I was distressed to see a letter (The Mail, 9/27) from Sam McColl blasting us at Clipper City for not, in his opinion, properly supporting and marketing Oxford Class. I would remind Mr. McColl that it is now Clipper City who produces the beer of which he is so enamored, and that I assume, since he holds Oxford Class in such high regard, that we are doing the job to his liking. The fact that Oxford Class is not more pervasive in the market, I can assure him, is not through lack of effort. No one wants Oxford Class to be successful more than I.
As for Mr. McColl's comments about Clipper City's brands being "drivel," our Reserve IPA received a rave review from Michael Jackson (the most renowned beer writer in the world) in the July issue of All About Beer. Also, our Clipper City Gold received a bronze metal at the 2000 great American Beer Festival (GABF) just last week. The GABF is the most competitive and prestigious beer event in the country, and a bronze is quite an achievement.
Also, just to correct a fact for Mr. McColl, we did not "terminate" the Oxford staff when we combined. Mr. Matt Menke, Oxford's last remaining brewer, has been with Clipper City ever since the merger. This was done specifically to reward his labors and to maintain product and brand continuity.
Perhaps Mr. McColl would be better served sharing his enthusiasm for products he likes, and helping to support them (ask your retailer to carry it), than by blasting those in the trenches trying to make it happen. I for one think we should celebrate the quality and diversity of all of our local beers rather than indulging in inaccurate propaganda and personal attacks.
President, Sisson Management Inc., General Partner for Clipper City Brewing
Silver and Green Poor Howard Silverberg (The Mail, 10/11). His nose must be pretty numb by now. He's been holding it for some 64 years while voting for ruling-class presidential candidates. I wonder if all those stinking capitalists he's helped to elect appreciate how hard Howard has held his nose on their account.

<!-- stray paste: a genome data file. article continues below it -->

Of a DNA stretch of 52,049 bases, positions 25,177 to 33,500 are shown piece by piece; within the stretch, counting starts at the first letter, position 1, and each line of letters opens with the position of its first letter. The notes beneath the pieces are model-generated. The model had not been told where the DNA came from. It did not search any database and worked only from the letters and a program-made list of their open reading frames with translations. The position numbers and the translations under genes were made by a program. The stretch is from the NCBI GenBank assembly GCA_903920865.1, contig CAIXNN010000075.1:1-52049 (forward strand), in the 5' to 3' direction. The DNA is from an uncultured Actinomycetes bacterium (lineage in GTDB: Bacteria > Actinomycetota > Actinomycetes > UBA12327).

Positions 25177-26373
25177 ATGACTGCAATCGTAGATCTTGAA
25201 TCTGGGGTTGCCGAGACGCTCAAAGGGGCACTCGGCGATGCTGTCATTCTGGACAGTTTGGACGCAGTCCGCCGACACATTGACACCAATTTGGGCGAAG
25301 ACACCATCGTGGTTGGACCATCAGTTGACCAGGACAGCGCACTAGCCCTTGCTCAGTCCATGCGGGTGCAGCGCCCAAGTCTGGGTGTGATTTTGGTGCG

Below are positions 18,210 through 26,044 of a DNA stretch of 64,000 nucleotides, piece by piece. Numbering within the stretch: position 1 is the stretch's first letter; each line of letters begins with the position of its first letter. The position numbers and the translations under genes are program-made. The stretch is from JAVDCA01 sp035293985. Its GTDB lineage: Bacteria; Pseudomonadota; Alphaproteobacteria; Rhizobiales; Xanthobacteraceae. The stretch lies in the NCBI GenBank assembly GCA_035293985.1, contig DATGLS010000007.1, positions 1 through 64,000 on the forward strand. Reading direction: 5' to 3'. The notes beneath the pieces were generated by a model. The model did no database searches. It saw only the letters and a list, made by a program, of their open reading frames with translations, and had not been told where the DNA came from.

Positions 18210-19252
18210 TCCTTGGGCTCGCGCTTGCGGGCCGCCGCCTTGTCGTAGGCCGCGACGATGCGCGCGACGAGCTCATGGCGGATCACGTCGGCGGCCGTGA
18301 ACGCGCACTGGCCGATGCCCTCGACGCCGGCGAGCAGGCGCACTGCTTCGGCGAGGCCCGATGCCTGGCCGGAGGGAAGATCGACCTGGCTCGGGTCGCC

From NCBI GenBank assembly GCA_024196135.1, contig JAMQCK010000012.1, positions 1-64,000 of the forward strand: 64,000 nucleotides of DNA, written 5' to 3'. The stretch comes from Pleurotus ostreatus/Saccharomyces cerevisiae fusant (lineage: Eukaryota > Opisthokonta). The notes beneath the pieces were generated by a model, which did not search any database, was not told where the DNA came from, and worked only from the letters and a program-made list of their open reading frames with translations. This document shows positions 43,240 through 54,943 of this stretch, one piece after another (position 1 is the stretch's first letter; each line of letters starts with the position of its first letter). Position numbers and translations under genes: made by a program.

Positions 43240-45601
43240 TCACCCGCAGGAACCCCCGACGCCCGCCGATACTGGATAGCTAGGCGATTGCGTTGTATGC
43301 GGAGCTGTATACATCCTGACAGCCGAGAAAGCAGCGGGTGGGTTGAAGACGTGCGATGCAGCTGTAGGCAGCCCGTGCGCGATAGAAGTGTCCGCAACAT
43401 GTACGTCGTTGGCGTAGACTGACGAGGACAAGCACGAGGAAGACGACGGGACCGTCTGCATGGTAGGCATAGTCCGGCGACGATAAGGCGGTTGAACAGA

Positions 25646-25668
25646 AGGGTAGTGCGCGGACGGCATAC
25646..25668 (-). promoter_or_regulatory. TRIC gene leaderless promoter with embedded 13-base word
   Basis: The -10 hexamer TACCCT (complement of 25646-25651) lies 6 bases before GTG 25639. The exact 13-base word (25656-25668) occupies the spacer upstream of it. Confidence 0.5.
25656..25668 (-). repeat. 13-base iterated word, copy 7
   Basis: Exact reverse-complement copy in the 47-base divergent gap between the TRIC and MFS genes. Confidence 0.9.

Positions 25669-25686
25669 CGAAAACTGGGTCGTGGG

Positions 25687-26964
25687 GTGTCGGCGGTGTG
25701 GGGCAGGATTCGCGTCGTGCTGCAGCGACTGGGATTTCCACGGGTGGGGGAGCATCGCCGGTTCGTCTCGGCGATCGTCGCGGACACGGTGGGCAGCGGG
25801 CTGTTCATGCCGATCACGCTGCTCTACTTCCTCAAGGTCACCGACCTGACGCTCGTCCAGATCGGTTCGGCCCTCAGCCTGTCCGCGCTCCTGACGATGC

You've got to hand it to our ruling oligarchy. It sure knows how to manipulate the sucker-voters. First they nominate an absolutely terrible Democratic candidate that few would vote for if they had a real choice. Then, to cover their asses, they nominate an even worse Republican candidate. And we're not supposed to mention the dominant corporations behind the curtain, financing both parties.
Heaven forbid the Silverbergs of the community should vote their own class interests for once--and give Ralph Nader his 5 percent. Far better to vote for the lesser evil all down the line until the "choice" is somewhere between Attila the Hun and Adolf Hitler.
A. Robert Kaufman
It's interesting that Marxism isn't completely dead, as reflected by Howard Silverberg's "Hold Your Nose and Vote Gore" letter of Oct. 11. He seems blissfully unaware that our two major parties, which he calls "ruling-class parties," enjoy the support of virtually all voting Americans, even many of quite modest means. His fantasy of building an "authentic people's third party" is exactly that. And this concept, a no-brainer even during the Great Depression, when the prospects of building one were theoretically greatest, is a nonstarter in the year 2000. It is also perversely elitist, as it implicitly assumes that Democrats and Republicans are not authentic people, and historically ignorant in its taking for granted that labor, all minorities (who in America is not a member of some minority anyway?), and his unidentified "progressive groupings" have more similarities than differences in common, or that, even if they could articulate a common program, that their needs would be so unique as to require their own party, rather than work more effectively through one of the major parties.
His suggestion that either George W. Bush or Al Gore is terrified of the people rising up and revolting is equally out of touch with developments in American life over the last 70 years. Both Vice President Gore and Gov. Bush are far more motivated by polls and focus groups in determining which programs and policies to advocate and how to advocate them than by any fear of proletarian revolt, especially after several decades of declining voter participation. It is Ralph Nader, in my opinion, who is far more out of touch with the average American voter than either Gore or Bush, and whose willful ignorance of American economic and political realities would cause far more suffering to working Americans than either Gore or Bush.